How do you do it? Say you attach an mfg p/n to your component in CAD. What happens next time you want to change the value of that component? I had problems with this scenario in the past, where pieces of sch was copied to another board, values of components changed but attached p/n were not updated. Now I have discrepancy between my board and BOM. That was kind of embarrassing. This whole approach just creates way more opportunities for errors.

Well, if you change the value, you need to change the part number. At least with KiCad, some make it so you cannot just change the resistor value in the field alone.  I can understand why people put that field in there, but instances where you are worried about what you are saying, people just make the value part of the symbol itself. At the end of the day, no matter what you do, it requires you to be very careful.
 

Offline Kelbit

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Re: Hacking the KiCAD Libaray system to be actually useful
« Reply #38 on: June 06, 2017, 04:09:48 PM »
In my experience only two times I had to spec specific passives. One time product was failing due to caps cracking because of the board was deformed due to over tighten screws (I spec'd some flex-termination caps) and second time I had to spec pulse-withstanding resistors in some AC circuit. All other times 1% spec for resistors is sufficient. My customers are only buying good parts from digikey or mouser anyway.

How do you do it? Say you attach an mfg p/n to your component in CAD. What happens next time you want to change the value of that component? I had problems with this scenario in the past, where pieces of sch was copied to another board, values of components changed but attached p/n were not updated. Now I have discrepancy between my board and BOM. That was kind of embarrassing. This whole approach just creates way more opportunities for errors.

Simple, I never change values on the schematic, only in the library. If I need to change the value of the part, I'll just delete the part from the schematic and add the replace part with the same reference designator set. My philosophy is that if it's on the schematic, it's got a manufacturer's part number attached. I don't edit parameters on the schematic - only in the library. That way, at the end, I have a BoM as an output with exact, orderable part numbers.
 
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Offline Gibson486

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Re: Hacking the KiCAD Libaray system to be actually useful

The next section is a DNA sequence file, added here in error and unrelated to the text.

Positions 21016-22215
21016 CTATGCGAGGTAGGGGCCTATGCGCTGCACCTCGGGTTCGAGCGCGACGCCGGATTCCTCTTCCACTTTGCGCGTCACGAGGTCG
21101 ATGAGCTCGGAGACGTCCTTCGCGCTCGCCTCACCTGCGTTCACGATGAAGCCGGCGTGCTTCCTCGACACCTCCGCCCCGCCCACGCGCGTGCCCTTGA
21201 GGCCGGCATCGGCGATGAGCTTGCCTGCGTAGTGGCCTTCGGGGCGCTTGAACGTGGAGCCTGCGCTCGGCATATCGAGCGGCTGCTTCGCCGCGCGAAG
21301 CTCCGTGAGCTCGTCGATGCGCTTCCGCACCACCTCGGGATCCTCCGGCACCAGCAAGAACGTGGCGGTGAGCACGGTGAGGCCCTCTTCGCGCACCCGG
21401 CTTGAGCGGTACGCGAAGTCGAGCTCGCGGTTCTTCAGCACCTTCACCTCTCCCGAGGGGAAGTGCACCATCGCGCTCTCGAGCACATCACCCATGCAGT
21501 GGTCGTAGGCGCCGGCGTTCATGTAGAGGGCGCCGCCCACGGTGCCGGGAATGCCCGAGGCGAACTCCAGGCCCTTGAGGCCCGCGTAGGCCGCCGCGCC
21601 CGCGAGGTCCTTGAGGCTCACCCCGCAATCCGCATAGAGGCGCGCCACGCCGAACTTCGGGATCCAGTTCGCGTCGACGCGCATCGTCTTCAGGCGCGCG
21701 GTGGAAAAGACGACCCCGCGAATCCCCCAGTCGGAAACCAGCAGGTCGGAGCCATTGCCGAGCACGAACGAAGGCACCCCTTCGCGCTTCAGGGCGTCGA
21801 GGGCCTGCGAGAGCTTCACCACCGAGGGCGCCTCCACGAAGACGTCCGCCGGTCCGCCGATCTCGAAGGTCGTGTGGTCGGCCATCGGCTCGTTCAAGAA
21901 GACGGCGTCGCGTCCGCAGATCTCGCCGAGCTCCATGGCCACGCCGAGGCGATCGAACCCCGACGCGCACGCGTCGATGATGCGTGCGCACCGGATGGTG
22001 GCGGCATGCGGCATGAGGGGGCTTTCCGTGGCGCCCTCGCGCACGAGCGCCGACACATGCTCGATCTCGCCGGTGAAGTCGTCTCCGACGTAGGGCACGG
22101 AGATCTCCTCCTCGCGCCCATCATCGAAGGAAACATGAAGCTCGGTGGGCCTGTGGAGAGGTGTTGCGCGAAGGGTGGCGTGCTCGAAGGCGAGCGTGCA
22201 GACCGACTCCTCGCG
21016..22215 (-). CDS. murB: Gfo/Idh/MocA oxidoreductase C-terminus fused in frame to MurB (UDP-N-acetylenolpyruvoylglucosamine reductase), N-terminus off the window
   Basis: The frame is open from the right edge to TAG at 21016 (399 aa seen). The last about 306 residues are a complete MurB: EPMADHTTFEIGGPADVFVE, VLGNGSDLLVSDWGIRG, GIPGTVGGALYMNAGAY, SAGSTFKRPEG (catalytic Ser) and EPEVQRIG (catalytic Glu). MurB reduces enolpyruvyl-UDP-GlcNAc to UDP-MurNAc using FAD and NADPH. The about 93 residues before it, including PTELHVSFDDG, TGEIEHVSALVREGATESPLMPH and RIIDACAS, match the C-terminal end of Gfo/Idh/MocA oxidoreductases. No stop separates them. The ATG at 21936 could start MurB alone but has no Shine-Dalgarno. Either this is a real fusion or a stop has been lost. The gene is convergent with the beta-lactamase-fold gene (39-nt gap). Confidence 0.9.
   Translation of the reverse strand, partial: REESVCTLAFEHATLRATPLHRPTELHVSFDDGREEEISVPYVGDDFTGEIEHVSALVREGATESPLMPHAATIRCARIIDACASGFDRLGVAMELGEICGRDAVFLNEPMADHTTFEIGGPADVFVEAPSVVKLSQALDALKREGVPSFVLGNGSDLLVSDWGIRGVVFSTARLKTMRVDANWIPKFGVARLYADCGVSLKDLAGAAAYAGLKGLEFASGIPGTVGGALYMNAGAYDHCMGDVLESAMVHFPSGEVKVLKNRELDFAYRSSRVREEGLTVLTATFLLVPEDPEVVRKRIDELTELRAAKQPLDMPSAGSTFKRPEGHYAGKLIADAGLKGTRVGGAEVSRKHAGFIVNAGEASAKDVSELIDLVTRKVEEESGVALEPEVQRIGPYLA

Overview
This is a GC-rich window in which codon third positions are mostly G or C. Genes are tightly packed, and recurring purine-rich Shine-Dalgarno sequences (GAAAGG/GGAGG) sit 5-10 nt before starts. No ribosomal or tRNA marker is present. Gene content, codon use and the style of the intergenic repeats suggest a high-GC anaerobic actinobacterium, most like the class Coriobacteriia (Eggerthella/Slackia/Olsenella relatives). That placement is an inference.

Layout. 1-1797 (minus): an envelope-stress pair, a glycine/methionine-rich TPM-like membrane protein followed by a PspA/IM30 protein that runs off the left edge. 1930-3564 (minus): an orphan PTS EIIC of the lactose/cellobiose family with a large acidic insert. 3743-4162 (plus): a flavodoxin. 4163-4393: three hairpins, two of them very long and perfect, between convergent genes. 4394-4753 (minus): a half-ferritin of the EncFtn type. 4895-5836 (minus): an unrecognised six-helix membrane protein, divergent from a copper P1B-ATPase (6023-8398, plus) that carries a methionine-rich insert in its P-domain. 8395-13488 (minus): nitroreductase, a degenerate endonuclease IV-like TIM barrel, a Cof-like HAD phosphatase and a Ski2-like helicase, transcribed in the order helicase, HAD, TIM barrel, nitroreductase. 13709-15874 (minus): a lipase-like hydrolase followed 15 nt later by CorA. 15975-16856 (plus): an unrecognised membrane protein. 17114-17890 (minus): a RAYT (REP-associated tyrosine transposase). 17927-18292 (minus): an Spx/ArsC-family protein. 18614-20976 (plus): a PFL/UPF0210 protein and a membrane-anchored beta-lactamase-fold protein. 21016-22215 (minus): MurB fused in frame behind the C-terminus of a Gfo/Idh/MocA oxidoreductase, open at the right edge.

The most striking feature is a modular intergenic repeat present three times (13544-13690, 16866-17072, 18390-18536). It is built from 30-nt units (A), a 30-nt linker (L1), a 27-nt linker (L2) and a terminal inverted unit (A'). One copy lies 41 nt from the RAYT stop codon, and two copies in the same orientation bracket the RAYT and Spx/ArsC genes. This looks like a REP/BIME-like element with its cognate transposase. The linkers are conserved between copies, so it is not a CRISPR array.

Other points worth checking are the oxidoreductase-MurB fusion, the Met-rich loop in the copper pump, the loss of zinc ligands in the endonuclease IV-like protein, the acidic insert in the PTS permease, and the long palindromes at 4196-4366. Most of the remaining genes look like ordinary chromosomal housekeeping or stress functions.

« Reply #39 on: June 07, 2017, 11:46:13 AM »
In my experience only two times I had to spec specific passives. One time product was failing due to caps cracking because of the board was deformed due to over tighten screws (I spec'd some flex-termination caps) and second time I had to spec pulse-withstanding resistors in some AC circuit. All other times 1% spec for resistors is sufficient. My customers are only buying good parts from digikey or mouser anyway.

How do you do it? Say you attach an mfg p/n to your component in CAD. What happens next time you want to change the value of that component? I had problems with this scenario in the past, where pieces of sch was copied to another board, values of components changed but attached p/n were not updated. Now I have discrepancy between my board and BOM. That was kind of embarrassing. This whole approach just creates way more opportunities for errors.

Simple, I never change values on the schematic, only in the library. If I need to change the value of the part, I'll just delete the part from the schematic and add the replace part with the same reference designator set. My philosophy is that if it's on the schematic, it's got a manufacturer's part number attached. I don't edit parameters on the schematic - only in the library. That way, at the end, I have a BoM as an output with exact, orderable part numbers.

I have done it both ways. There are pros and cons to both. The nice thing about changing it in the library is that everything is already filled out ahead of time (your description, you values, etc). It, however, becomes a huge burden to have the library full of different resistors. Every time you get a new value, you have to search to see if you have that value already.
 

Offline Kelbit

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Re: Hacking the KiCAD Libaray system to be actually useful
« Reply #40 on: June 07, 2017, 04:08:30 PM »
I actually automated that process in the current set of KiCad libraries I'm building up - I dumped all the 1% 0603 Panasonic ERJ series resistors from DigiKey to a CSV file, then wrote a python script to populate my library with them:



This way I already have all the standard 1% series values ready to go, complete with supplier links.
 

Offline Gibson486

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Re: Hacking the KiCAD Libaray system to be actually useful
« Reply #41 on: June 07, 2017, 10:15:37 PM »
I actually automated that process in the current set of KiCad libraries I'm building up - I dumped all the 1% 0603 Panasonic ERJ series resistors from DigiKey to a CSV file, then wrote a python script to populate my library with them:



This way I already have all the standard 1% series values ready to go, complete with supplier links.

That is awesome. Unluckily for me, we just used the part number as the name. It was a bad idea in retrospect. We are using Altium now. I am trying out both ways to see which way is better for our needs.